Handling the power of attorney after death can be a delicate process that requires precise actions for legal compliance. It is important to note, as repeatedly emphasized, that a power of attorney itself becomes null and void upon the death of the principal. What is then left is a series of steps that need to be taken to handle affairs correctly.
Firstly, it is the responsibility of the agent or anyone aware of the power of attorney to notify relevant parties about the death of the principal. These may include banks, governmental bodies, healthcare providers, and others with whom the principal had affairs that the agent managed under the power of attorney. For all intents and purposes, power of attorney after death has no legal relevance or power, so it's important to curb any activity under that authority.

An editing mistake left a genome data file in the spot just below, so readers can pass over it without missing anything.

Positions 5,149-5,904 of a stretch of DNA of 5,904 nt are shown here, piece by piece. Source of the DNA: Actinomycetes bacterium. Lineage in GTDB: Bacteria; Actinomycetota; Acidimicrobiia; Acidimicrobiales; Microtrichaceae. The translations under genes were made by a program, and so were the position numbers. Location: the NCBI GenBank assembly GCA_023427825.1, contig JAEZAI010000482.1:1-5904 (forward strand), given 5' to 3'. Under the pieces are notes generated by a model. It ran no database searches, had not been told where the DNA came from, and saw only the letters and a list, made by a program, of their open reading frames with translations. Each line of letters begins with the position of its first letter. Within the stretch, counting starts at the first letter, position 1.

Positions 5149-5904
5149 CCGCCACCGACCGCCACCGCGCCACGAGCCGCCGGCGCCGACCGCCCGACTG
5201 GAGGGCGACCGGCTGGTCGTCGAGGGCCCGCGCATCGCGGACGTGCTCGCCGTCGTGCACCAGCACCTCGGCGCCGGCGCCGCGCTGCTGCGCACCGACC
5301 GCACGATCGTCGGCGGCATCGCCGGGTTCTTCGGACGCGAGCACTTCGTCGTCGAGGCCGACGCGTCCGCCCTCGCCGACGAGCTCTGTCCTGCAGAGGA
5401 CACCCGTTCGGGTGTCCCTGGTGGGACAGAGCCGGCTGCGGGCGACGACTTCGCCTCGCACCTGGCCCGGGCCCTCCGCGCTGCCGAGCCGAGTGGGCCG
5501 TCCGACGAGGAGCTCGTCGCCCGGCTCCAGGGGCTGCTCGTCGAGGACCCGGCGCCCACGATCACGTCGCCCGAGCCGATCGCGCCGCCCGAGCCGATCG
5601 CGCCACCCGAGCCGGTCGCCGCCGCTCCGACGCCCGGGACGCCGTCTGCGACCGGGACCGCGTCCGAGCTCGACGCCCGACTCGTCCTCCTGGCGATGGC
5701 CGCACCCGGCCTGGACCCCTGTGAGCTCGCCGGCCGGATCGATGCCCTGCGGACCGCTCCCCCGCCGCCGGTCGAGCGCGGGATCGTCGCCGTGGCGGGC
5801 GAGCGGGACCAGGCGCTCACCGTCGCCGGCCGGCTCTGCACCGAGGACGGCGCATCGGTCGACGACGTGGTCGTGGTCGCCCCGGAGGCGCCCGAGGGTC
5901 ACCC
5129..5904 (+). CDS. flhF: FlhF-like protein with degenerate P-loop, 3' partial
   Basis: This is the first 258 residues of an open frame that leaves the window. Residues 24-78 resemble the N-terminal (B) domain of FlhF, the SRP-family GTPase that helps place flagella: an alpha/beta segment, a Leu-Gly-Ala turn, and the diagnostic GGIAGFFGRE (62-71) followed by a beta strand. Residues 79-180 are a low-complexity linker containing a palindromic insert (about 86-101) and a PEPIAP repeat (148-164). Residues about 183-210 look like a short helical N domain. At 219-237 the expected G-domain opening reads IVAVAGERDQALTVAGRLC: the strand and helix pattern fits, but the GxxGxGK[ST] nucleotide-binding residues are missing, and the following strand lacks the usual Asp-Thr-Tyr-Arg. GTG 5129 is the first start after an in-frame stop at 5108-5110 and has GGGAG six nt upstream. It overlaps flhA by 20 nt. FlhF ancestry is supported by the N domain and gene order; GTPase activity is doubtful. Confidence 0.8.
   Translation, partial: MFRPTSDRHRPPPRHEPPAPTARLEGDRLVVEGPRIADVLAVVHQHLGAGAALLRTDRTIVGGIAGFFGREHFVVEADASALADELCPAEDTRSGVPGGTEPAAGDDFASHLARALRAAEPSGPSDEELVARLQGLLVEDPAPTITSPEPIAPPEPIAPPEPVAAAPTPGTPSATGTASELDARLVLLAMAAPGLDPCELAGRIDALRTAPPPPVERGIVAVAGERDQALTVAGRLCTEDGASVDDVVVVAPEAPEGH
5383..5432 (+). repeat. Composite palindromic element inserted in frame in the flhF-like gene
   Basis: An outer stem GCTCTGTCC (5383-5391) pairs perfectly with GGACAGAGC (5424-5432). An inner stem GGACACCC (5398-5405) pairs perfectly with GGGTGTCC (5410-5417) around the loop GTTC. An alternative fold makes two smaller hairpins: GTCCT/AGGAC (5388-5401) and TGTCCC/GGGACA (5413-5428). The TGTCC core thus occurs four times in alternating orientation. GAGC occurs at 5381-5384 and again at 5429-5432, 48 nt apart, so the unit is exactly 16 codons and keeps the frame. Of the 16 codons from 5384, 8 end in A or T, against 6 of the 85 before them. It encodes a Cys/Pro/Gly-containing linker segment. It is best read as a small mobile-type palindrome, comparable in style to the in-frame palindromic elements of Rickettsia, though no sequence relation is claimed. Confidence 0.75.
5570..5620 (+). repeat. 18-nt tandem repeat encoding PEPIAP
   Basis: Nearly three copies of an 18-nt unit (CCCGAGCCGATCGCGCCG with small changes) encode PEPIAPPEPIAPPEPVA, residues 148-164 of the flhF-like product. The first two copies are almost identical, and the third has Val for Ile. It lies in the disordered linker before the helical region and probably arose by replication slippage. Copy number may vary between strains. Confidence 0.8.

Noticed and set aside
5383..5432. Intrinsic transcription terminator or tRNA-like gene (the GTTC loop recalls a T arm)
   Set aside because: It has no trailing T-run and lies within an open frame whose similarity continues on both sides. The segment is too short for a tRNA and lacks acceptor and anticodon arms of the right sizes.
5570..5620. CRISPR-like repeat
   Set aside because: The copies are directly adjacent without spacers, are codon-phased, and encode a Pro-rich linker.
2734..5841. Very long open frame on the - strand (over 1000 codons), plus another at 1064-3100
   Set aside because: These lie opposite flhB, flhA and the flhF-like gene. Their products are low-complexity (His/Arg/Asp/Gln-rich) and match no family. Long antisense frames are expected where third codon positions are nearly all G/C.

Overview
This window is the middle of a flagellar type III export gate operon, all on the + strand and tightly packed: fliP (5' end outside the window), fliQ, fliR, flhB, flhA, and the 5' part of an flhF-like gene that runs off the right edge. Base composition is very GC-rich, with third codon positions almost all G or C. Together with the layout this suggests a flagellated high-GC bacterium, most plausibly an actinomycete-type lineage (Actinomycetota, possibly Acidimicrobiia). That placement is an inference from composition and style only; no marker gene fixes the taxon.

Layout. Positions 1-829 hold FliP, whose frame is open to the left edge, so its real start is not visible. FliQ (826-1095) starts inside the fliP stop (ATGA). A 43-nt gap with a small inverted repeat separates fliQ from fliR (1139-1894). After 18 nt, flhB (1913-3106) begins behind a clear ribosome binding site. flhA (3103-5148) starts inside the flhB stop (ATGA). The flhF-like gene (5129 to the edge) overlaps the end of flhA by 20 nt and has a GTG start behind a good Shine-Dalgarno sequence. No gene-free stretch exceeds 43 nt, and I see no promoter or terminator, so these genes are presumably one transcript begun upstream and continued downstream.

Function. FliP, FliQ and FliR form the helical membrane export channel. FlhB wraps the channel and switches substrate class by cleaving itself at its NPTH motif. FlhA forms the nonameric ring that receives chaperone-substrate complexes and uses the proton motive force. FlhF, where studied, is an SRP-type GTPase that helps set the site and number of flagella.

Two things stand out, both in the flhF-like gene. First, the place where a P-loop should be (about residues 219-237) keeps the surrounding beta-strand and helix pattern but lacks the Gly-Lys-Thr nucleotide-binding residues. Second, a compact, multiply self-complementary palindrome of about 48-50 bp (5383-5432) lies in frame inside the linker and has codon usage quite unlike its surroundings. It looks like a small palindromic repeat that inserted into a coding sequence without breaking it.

Secondly, if the deceased left a will, then it's time to turn to that will for the management of the deceased's estate. The executor mentioned in the will takes over, negating any need for the power of attorney after death. If no will exists, then the probate court and state laws commence the distribution of the assets as per intestacy laws.
Here's a brief list of what to do with the power of attorney after death:
This process can be a complex maze of legal intricacies and emotional challenges. Hence, it's recommended to seek professional advice from a lawyer if you find yourself dealing with the death of a loved one and the ensuing complications of power of attorney after death.